1. Theodore Alvin Hall
2. George Koval
1. Theodore Alvin Hall
Albright, Joseph, and Marcia Kunstel. Bombshell: The Secret Story of America's Unknown Atomic Spy Conspiracy. New York: Times Books/Random House, 1997.
Clark comment: The speculation that Theodore Alvin Hall was the Soviet spy whose codename was "Mlad" seems to be at an end. Hall admits to the authors of Bombshell having contact with the Soviets, although he carefully (even at this late date) avoids admitting to specific acts of espionage. The self-serving justifications offered by Hall for his acts of treason (the Soviets were allies and a fear "of an American monopoly of atomic weapons if there should be a postwar depression") ring particularly hollow today. The question remains, however, why he was allowed to walk away from an FBI investigation in the 1950s and 1960s. Perhaps, the best guess may be that the FBI lacked the evidence to convict Hall of espionage without revealing the existence of the Venona decrypts. See report in New York Times, 16 Sep. 1997, A17 (N). See also, Hall's obituary: Bart Barnes, "Atomic Bomb Physicist Theodore Alvin Hall Dies at 74," Washington Post, 11 Nov. 1999, B7.
Herken, WPNWE, 10 Nov. 1997, says that Bombshell "is both a solid, well-researched work and a brilliant piece of reportage." The focus is the spy ring known to its Soviet handlers as the "Volunteers," comprised of Theodore Alvin Hall ("Mlad" in the Venona traffic), Saville Sax ("Star"), and the husband-and-wife team of Morris and Lona ("Helen") Cohen. The book "provides convincing evidence" that Klaus Fuchs' treachery "only confirmed information the Russians already had from Hall."
For Wettering, IJI&C 11.4, this is "an interesting biography of Ted Hall, with some fascinating looks at Morris and Lona Cohen." Although the book "contains very little real information on Hall's espionage activity," Bombshell is overall "a well-researched and very well-written biography of a heretofore little known spy."
Cohen, Sam. "Ted Hall: A Soldier from Venona." International Journal of Intelligence and Counterintelligence 11, no. 3 (Fall 1998): 351-365.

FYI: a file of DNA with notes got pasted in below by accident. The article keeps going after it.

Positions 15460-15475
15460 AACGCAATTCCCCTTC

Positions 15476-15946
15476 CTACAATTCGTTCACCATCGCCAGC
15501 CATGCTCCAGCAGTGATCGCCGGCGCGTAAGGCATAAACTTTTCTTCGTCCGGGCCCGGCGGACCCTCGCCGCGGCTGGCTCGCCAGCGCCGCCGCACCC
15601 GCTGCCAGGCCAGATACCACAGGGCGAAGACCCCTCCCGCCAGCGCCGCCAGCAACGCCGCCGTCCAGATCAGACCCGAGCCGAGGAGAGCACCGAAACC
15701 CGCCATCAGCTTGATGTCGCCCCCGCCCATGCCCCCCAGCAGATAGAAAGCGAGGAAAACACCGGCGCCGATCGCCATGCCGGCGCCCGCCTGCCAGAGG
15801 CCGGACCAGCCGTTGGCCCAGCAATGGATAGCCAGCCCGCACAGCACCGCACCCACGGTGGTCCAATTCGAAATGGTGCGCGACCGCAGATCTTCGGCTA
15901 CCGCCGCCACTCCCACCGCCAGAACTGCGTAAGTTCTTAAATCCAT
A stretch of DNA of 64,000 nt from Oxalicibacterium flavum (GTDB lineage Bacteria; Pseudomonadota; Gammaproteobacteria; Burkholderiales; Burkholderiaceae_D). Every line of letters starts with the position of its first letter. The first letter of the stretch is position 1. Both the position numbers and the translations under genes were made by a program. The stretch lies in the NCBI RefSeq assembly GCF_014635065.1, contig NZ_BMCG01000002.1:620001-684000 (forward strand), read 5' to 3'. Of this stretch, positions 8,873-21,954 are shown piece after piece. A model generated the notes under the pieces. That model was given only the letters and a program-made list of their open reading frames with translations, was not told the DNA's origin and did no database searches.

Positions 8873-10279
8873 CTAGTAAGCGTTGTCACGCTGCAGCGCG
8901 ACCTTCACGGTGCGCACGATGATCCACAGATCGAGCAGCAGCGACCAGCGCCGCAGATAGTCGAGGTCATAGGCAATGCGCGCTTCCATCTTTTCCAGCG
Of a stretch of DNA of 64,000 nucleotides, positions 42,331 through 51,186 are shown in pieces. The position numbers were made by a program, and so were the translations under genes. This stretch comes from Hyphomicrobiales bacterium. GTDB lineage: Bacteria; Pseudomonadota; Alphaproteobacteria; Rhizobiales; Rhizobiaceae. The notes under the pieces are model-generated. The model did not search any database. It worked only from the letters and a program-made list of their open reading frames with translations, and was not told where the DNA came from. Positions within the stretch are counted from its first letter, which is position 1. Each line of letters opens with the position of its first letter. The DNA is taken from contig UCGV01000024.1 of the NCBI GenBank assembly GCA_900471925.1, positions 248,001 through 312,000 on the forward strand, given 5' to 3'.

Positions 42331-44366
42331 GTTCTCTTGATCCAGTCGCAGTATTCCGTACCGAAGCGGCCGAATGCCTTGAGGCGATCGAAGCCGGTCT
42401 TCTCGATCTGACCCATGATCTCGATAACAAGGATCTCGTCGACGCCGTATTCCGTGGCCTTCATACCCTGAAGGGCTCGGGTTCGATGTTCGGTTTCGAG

Cohen knew Hall from their days working on the Manhatten Project at Los Alamos, New Mexico.
1. "Code Name Mlad: The 'Crime of the Century' Is Not Yet Closed." Washington Post National Weekly Edition, 4-10 Mar. 1996, 9-10.
Based on "a review of dozens of recently declassified Soviet and U.S. documents," Dobbs develops the argument that Theodore Alvin Hall was the Soviet spy known previously only by the code name Mlad.
2. "Pointing the Finger at Mlad. Newly Declassified Intercepts of Soviet Spy Messages Also Renew Suspicions about Alger Hiss." Washington Post National Weekly Edition, 11-17 Mar. 1996, 34.
A new release of VENONA documents with NSA notes identifying U.S. officials and others as the Soviet agents mentioned by code name in the Soviet cables names Theodore Alvin Hall as the Atomic spy known previously only as Mlad ("Youngster").
2. George Koval
Broad, William J. "A Spys Path: Iowa to A-Bomb to Kremlin Honor." New York Times, 12 Nov. 2007. [http://www.nytimes.com]
On 2 November 2007, the Russian government announced that President Putin had posthumously awarded George Koval, "a Soviet agent who penetrated the Manhattan Project," the title of "Hero of the Russian Federation, the highest honorary title that can be bestowed on a Russian citizen." Koval "died in his 90s last year in Moscow," but his name "is just coming to light publicly." Historians say that Koval "was probably one of the most important spies of the 20th century." He was a "mole groomed in the Soviet Union" by the GRU, the military intelligence agency. "Washington has known about Dr. Kovals spying since he fled the United States shortly after the war but kept it secret."
Isachenkov, Vladimir. "Russia Honors Cold War Spies for Soviets." Associated Press, 12 Nov. 2007. [http://www.washingtonpost.com]
On 12 November 2007, Russian intelligence honored George Blake, "one of Moscow's most important Soviet-era spies." Blake was praised by "the Foreign Intelligence Service, a KGB successor agency, in comments carried by Russian media, and by the service's spokesman." The accolades for Blake, and the award of Russia's highest medal to George Koval, "another prominent Soviet spy, came five months after Queen Elizabeth II honored Oleg Gordievsky, a high-level KGB man who defected to Britain in 1985." An interview with Blake on his 85th birthday was broadcast by "Russia Today, an English-language cable TV network," on 11 November 2007.
George Koval "was born to Jewish parents who [had] emigrated [to Iowa] from Czarist Russia. In the early 1930s, the family returned to the Soviet Union.... After he graduated from a Moscow university, Soviet intelligence sent him back to the U.S. in the 1940s. He was drafted and assigned to the Manhattan Project.... Other Soviet spies also got into the project, but Koval was 'the only Soviet agent who infiltrated secret U.S. nuclear facilities which produced plutonium, enriched uranium and polonium for building atomic weapons,' a statement from President Putin's office said."
Walsh, Michael. "Iowa-Born, Soviet-Trained." Smithsonian 40, no. 2 (May 2009): 40-47.
This article traces what is known about George Koval's life and his espionage activities for the Soviet Union. The "GRU spy code-named Delmar" may, "with the exception of ... Klaus Fuchs,... have done more than anyone to help the Soviet Union achieve ... nuclear parity with the United States in 1949."
Return to A-Bomb Spies Table of Contents
Return to Spy Cases Table of Contents